The full results of the research are as follows:-

Most dangerous roads in Britain

Rank

Region or Country

Local Authority

People killed or seriously injured in 2021

Population

Deaths or serious injuries per 100k people

1

Wales

Powys

135

133,030

101.136

2

Wales

Ceredigion

69

72,895

94.506

3

North West

Blackpool

114

138,381

82.381

4

London

Westminster

221

269,848

81.898

5

Wales

Monmouthshire

78

95,164

81.842

6

East Midlands

Lincolnshire

615

766,333

80.3

7

Wales

Pembrokeshire

94

126,751

74.461

8

South East

Portsmouth

151

214,692

70.225

9

South East

Isle of Wight

100

142,296

69.987

10

South West

Dorset

264

379,791

69.443

Most dangerous roads in Britain including:- Local Authorities off the mainland, the Isles of Scilly has the safest roads in Britain, with no 1 killed or seriously injured in traffic accidents in 2021.

Including Local Authorities off the mainland, the Isles of Scilly has the safest roads in Britain, with no 1 killed or seriously injured in traffic accidents in 2021.

Safest roads in Britain

Rank

Region or Country

Local Authority

People killed or seriously injured in 2021

Population

Deaths or serious injuries per 100k people

1

South West

Bath and North-East Somerset

18

196,357

9.32

2

Scotland

Aberdeen City

27

229,060

11.787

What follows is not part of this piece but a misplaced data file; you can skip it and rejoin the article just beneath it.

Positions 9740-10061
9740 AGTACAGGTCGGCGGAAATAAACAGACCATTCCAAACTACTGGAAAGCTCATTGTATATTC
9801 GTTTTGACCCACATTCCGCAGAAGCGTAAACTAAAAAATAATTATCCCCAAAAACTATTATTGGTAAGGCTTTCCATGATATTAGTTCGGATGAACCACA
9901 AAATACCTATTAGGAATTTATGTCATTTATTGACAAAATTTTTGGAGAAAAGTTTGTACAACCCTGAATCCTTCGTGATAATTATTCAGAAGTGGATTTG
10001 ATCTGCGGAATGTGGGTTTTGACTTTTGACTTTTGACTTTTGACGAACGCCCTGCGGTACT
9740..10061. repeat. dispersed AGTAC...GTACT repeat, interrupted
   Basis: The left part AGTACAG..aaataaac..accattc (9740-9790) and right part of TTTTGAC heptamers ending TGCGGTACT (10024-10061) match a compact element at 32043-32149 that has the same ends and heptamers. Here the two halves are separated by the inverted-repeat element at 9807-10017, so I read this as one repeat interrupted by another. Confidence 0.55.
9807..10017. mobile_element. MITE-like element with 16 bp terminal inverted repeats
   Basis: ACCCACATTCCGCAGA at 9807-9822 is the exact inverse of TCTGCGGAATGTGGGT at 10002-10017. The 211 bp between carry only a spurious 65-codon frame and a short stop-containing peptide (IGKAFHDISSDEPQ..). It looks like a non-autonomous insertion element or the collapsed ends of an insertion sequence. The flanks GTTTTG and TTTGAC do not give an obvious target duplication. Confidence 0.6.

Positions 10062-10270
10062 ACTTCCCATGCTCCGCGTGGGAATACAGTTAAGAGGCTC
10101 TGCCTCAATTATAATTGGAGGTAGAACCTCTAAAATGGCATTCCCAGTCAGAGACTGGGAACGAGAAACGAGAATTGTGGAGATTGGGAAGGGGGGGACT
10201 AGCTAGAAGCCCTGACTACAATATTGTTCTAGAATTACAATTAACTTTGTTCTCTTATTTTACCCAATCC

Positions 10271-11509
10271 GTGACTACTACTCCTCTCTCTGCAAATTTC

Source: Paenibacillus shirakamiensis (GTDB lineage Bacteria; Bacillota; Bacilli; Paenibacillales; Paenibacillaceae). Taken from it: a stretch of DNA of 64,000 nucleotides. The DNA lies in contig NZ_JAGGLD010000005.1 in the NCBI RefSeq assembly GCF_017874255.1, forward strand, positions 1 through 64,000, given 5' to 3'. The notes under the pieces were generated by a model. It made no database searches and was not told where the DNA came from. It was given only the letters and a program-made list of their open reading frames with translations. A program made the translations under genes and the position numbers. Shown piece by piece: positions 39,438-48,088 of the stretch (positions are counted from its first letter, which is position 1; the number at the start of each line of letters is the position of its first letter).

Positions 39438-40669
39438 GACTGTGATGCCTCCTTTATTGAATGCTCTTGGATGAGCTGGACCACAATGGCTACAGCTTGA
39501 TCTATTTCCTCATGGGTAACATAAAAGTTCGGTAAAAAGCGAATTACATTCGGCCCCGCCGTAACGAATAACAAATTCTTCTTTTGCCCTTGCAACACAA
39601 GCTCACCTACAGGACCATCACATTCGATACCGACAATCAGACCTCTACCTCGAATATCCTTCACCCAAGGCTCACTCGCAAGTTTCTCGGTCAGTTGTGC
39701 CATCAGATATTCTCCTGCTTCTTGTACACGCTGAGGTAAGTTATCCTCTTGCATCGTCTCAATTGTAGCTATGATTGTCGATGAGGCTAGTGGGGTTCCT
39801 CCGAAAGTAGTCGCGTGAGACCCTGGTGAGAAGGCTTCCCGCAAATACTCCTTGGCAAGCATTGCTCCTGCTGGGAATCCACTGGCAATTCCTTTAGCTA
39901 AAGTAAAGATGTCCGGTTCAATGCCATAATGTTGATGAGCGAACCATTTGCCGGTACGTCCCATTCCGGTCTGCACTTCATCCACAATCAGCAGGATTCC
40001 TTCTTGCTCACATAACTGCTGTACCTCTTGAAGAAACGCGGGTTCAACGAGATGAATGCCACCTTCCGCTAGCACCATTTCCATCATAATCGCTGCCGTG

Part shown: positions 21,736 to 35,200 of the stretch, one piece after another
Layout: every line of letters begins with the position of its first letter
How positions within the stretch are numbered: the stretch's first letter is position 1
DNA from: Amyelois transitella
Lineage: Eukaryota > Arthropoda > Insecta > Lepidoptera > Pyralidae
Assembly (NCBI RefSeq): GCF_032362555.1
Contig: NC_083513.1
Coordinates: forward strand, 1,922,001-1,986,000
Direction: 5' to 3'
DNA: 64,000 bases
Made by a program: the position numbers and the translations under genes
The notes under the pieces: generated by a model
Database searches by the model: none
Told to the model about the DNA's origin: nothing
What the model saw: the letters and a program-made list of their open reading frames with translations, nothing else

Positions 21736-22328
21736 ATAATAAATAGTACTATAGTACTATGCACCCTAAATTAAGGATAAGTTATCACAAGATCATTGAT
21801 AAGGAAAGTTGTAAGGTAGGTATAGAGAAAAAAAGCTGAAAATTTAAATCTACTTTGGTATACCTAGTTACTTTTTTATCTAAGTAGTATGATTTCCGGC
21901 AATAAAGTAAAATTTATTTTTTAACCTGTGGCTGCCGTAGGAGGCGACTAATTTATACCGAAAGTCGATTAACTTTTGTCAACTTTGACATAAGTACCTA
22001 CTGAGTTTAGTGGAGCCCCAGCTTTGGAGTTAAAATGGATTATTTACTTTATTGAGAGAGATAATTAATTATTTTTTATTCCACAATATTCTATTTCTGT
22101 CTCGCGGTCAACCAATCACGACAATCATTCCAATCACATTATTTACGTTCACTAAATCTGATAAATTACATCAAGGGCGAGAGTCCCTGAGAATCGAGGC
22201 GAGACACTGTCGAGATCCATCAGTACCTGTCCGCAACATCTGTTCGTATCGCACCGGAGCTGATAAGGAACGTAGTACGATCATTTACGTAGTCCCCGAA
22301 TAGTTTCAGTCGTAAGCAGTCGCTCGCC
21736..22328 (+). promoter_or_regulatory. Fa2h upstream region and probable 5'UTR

3

Scotland

East Dunbartonshire

15

108,750

13.793

4

Wales

Swansea

37

246,563

15.176

5

Wales

Cardiff

57

369,202

15.478

6

Scotland

North Lanarkshire

56

341,140

16.416

7

London

Harrow

42

252,338

16.644

8

Wales

Vale of Glamorgan

24

135,295

17.463

9

Wales

Merthyr Tydfil

11

60,424

18.383

10

Scotland

Moray

18

95,710

18.807

A Forbes Advisor spokesperson commented on the findings:- "The 2 Local Authorities that reported the highest proportion of deaths or serious injuries last year are both located in Wales. The relatively high number of people seriously injured or killed in traffic accidents in Wales could be down to the higher percentage of rural roads in the country, which typically see more casualties than roads in urban areas. However, all parts of the country feature in our:- 'Worst 10' tables, so it's important that drivers take the utmost care when behind the wheel."

The study was conducted by Forbes Advisor, whose editorial team boasts decades of experience in the personal finance space. It is passionate about helping consumers make the financial decisions and choose the financial products that are right for their life and goals.  

The team brings rich industry knowledge to Forbes Advisor's coverage of:- consumer credit, debt, banking, investing, insurance, loans, real estate and travel. Its priority is ensuring its coverage, reviews and advice is backed by research, deep expertise and strict methodologies. 

Methodology:- The research was carried out using ONS data to compare the total number of road casualties in each Local Authority in Britain in 2021 with each area's population, to reveal the rate of deaths or serious injuries per 100,000 people.